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Disable GraphQL Query and Subscription Root Fields selectively with RBAC

05 September, 2022 | 5 min read

For each database table in a Hasura app, the GraphQL engine creates three root fields by default. Assuming there is a note table, the three root fields would be:

  1. note
  2. note_by_pk
  3. note_aggregate

However, there are use cases where you might want to expose only certain root fields or none at all. For example, you might want to hide note_aggregate, expose only note_by_pk, or hide all of them. Now it's possible to do that.

Hasura launched this feature in the v2.8.0 version. You can check the v2.8.0 changelog here.

In the next step, you will build and use a Hasura application to test the different use cases.

Try it out via Hasura

The Hasura application you will build is a basic note-taking app. Users can add multiple notes, whereas each note belongs to only one user.

The quickest way to use Hasura is via the Hasura Cloud. Create a new Hasura project and launch the console.

Deploy to Hasura button

Note: If you prefer local development using Docker, check out the documentation on getting started with Docker.

After that, connect the Hasura application to a database and create two tables - user and note.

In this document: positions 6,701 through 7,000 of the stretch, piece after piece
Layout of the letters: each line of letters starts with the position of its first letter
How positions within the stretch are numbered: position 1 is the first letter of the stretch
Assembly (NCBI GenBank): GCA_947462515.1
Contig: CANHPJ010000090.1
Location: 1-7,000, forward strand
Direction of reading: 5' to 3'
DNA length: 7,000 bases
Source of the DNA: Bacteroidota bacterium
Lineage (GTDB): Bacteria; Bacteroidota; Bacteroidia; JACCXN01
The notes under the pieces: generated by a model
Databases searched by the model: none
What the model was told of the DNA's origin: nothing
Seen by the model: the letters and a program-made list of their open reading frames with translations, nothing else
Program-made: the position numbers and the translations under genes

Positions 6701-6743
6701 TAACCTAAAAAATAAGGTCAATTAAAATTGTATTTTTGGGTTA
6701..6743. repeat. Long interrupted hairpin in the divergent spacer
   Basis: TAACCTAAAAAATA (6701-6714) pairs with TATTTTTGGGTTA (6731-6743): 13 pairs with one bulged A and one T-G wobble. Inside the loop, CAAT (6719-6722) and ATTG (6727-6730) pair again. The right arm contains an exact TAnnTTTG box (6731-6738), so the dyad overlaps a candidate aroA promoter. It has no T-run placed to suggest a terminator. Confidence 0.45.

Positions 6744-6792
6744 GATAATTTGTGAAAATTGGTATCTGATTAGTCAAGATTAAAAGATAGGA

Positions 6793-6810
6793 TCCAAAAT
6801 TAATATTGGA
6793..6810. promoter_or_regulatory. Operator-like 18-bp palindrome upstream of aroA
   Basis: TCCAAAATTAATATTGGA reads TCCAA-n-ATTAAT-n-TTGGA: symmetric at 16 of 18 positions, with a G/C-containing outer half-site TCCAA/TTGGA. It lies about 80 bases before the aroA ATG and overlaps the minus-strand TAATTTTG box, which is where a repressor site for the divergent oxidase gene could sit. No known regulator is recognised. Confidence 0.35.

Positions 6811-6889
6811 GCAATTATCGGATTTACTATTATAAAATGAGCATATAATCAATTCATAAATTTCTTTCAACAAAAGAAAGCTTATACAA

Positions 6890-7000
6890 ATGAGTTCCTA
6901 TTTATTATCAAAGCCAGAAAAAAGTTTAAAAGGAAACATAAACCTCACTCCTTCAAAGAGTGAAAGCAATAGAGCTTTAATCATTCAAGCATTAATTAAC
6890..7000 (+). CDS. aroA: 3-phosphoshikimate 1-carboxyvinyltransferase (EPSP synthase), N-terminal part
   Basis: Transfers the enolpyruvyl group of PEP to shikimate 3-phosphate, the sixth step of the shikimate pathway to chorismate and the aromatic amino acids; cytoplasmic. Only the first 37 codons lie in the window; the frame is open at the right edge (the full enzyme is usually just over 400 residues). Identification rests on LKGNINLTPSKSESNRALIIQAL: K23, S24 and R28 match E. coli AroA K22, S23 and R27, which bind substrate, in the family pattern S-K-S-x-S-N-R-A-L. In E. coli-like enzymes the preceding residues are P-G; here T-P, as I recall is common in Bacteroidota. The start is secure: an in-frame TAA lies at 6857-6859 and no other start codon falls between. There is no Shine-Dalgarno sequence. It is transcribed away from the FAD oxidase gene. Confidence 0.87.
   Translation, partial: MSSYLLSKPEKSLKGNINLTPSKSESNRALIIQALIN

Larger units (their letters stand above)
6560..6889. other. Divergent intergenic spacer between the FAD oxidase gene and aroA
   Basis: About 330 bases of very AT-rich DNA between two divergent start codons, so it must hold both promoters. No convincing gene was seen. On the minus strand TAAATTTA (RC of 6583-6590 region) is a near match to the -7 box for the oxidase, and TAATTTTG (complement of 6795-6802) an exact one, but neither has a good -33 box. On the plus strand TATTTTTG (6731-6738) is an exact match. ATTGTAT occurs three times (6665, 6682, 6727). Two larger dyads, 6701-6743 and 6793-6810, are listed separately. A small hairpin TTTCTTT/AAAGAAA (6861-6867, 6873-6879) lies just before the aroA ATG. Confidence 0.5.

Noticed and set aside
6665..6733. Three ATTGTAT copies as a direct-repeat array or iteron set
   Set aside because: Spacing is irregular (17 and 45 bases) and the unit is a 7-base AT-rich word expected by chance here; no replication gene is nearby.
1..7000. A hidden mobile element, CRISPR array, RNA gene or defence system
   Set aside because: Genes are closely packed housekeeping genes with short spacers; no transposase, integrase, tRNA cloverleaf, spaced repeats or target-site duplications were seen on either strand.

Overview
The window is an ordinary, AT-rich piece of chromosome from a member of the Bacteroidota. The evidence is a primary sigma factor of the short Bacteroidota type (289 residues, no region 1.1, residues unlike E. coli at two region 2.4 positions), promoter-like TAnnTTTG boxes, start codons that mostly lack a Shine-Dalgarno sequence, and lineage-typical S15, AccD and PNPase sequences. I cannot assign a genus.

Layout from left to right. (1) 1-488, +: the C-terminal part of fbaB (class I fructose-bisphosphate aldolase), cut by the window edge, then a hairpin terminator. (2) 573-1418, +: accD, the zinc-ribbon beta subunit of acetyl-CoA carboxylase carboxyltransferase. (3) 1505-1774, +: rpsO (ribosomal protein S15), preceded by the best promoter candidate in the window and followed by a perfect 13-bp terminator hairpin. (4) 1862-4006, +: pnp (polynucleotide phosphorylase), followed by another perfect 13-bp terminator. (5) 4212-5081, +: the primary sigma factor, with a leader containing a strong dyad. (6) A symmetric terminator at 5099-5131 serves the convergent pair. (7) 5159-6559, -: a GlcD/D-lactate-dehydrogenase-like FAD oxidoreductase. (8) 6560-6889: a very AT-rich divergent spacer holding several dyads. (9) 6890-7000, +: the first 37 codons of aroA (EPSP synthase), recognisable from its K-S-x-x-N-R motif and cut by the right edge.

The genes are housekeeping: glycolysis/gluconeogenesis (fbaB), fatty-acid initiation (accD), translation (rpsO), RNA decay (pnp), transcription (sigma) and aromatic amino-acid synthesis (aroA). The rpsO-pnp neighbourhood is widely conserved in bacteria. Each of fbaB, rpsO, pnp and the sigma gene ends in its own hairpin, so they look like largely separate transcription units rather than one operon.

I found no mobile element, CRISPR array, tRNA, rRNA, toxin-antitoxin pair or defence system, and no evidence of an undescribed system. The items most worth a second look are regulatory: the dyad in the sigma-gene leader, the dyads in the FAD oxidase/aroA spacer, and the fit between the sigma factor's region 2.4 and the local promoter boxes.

The user table has the following columns:

  • id of type UUID (PK)
  • name of type Text
Create the user table in Hasura

The note table has the following columns:

  • id of type UUID (PK)
  • title of type Text
  • content of type Text
  • author_id of type Text
Create the note table in Hasura

The next step involves creating the relationships between the two tables. Navigate to the "Permissions" tab in the user table and create an array relationship between the user and note tables.

The id column from the user table maps to the author_id column from the note table.

Create an array relationship between user and note tables

Similarly, create an object relationship between the note and user table. The author_id column from the note table maps to the id column from the user table.

Create an object relationship between note and user tables

You finished configuring the application! Add some data (users and notes) to the application so you can test the different use cases.

How to use the feature

It's important to mention that you can disable query/subscription root fields only through the metadata file. You need to export and import metadata whenever you want to customize the root fields.

Export and import metadata in Hasura Cloud

You will export the metadata file, make the corresponding changes and then upload the metadata file to Hasura.

Note: An alternative way of managing the metadata is to use the Hasura command-line interface (CLI). The documentation covers the hasura metadata in detail.

The console support will come soon too!

Use case: Disable GraphQL operations

The feature allows you to disable a specific GraphQL operation (queries or subscriptions) or all of them. You can grant a role to make queries, but not subscriptions, and vice-versa. Or you can disallow both.